Churches were equally divided. Evangelists like the Rev. E. A. Lacour of Quincy’s Kentucky Street Methodist Episcopal Church railed against the “theater habit” and compared it to the evils of dancing, tobacco, and liquor. The Christian Endeavor Union proposed a state-wide ban on “demoralizing” scenes ranging from elopements to robberies to prize fights and kissing or “spooning” by anyone but relatives or married couples.
The Western Catholic Union, though, hosted a “Strawberry and Picture Day” for children at St. Mary Church, and St. Francis Solanus Church presented moving pictures of the European conflict that would eventually lead to World War I. Many local churches endorsed the showing of “Open Your Eyes” about the dangers of venereal disease, a scourge that sometimes proved fatal in an era before penicillin.
By the summer of 1907, Quincy had nine theaters devoted exclusively to moving pictures. Soon the largest venue in the city, the Empire, changed its name to Hippodrome and stopped presenting live theater and musicals and only offered “movies” — the new epithet for moving pictures.
The city of Quincy entered movies in 1911 when the Selig Polyscope Company filmed 10,000 yards of the Gem City in their production showcasing construction of Keokuk’s Mississippi River Power Company Dam. This film played across the country highlighting hydroelectric work on the river and brought an economic boon to Quincy.
Promoters billed D. W. Griffith’s 1915 movie “Birth of a Nation” as “historical cinema” and “American’s first epic film.” President Woodrow Wilson praised the movie at a White House showing declaring, “It’s like writing history with lightning. My only regret is that it is all so terribly true.” People willing to pay a dollar (the equivalent of $25 in today’s currency) lined up outside Quincy theaters.
Civil War Union Veterans of Soldiers and Sailors Home in Quincy and the local Censor Board condemned “Birth of a Nation’s” sympathetic portrayal of the Ku Klux Klan as upholding Southern morality by protecting the purity of white women against the threat of former black slaves. Quincy Mayor William K. Abbott, though, failed to see any objections to the movie.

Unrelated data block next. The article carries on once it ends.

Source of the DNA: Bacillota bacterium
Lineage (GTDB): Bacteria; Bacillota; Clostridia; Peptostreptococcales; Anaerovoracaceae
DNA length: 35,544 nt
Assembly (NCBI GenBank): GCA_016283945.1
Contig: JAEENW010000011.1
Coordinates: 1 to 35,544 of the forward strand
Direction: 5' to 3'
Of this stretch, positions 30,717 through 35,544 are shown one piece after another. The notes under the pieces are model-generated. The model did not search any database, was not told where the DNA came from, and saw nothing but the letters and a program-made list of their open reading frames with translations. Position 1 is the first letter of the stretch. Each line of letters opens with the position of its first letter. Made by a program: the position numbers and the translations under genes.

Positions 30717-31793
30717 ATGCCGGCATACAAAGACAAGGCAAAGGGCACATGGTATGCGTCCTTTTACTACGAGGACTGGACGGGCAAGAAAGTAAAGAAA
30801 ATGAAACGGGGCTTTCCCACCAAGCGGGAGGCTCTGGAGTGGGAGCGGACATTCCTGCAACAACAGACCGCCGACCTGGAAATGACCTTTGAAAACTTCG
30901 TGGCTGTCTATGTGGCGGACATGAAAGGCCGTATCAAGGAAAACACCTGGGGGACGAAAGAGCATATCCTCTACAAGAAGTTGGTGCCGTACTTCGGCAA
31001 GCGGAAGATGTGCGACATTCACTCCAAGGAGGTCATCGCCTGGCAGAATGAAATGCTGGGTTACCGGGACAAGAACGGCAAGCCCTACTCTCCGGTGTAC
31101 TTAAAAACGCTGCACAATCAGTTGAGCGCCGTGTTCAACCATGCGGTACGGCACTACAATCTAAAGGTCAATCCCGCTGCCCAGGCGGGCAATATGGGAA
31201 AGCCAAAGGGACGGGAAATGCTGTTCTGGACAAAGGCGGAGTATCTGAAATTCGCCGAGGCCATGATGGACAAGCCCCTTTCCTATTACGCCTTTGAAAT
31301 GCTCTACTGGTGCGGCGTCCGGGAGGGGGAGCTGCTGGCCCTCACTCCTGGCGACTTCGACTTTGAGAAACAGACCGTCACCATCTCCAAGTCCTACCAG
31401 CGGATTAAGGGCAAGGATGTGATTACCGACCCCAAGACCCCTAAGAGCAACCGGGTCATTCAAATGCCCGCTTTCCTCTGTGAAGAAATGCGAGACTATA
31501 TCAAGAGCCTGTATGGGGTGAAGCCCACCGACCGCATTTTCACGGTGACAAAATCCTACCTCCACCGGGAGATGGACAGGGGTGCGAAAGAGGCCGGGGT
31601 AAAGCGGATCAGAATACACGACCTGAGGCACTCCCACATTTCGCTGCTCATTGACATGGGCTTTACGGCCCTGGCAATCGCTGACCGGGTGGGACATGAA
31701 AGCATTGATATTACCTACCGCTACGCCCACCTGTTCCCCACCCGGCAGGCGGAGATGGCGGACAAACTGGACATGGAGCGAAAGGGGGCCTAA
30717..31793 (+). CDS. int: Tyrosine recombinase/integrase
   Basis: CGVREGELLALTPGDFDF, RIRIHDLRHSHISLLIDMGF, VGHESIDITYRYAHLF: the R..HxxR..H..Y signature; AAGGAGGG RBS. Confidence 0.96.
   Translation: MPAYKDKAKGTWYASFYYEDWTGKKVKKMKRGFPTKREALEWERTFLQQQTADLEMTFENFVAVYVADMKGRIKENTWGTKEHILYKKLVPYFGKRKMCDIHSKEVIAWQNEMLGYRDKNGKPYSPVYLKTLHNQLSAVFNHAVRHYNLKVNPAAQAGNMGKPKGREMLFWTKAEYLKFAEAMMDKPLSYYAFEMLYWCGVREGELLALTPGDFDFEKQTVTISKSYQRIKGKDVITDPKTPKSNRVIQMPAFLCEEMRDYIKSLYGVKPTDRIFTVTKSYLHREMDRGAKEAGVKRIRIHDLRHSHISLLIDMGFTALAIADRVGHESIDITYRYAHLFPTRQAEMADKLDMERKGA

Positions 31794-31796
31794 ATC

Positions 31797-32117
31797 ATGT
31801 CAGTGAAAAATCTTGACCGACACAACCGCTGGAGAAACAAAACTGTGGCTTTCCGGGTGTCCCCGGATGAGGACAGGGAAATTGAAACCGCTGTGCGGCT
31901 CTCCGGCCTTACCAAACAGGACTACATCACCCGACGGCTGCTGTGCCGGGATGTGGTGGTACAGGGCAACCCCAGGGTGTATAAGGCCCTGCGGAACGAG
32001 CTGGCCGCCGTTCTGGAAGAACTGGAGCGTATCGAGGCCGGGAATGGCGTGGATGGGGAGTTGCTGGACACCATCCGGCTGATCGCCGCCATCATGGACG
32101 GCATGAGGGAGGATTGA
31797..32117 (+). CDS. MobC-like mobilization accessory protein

Motion pictures had become a mainstay in most people’s lives by 1920, and rarely had someone reached old age without having seen one. During that year’s Christmas season, Frank Anerino, a well-known movie projectionist, showed a film to elderly residents of the Anna Brown Home, the first ever for most of them. The local Congregational Church ran the facility and its pastor, Rev. E. A. Thompson, chose “Satan’s Schemes.” This movie stunned the audience and riveted them in their seats, bringing, in the words of a staff member, “Christmas cheer and an unforgettable experience.”
“The Censors of Pictures.” Quincy Daily Herald, Oct. 20, 1915, 2.
“Censorship Board Holds a Session.” Quincy Daily Whig, Nov. 27, 1913, 2.
“Dancing, Theater and Tobacco Habit Hit By Evangelist.” Quincy Daily Herald, March 28, 1921, 3.
“First Movies in Quincy Just 20 Years Ago.” Quincy Daily Herald, Dec. 20, 1916, 6.
“Had Never Seen a Moving Picture.” Quincy Daily Herald, Dec. 27, 1920, 4.
Kornhaber, Donna. Silent Film: A Very Short Introduction. Oxford, England: Oxford University Press, 2020.
McLuhan, Marshall. Understanding Media: The Extensions of Man. New York: McGraw Hill Book Co., 1964, pp. 248-59.
“Quincy in the Films.” Quincy Daily Herald, Nov. 23, 1911, 3.
“Read the Story, See the Picture.” Quincy Daily Herald, April 17, 1914, 7.
“Talking Pictures, Moving Pictures.” Quincy Daily Herald, July 26, 1909, 9.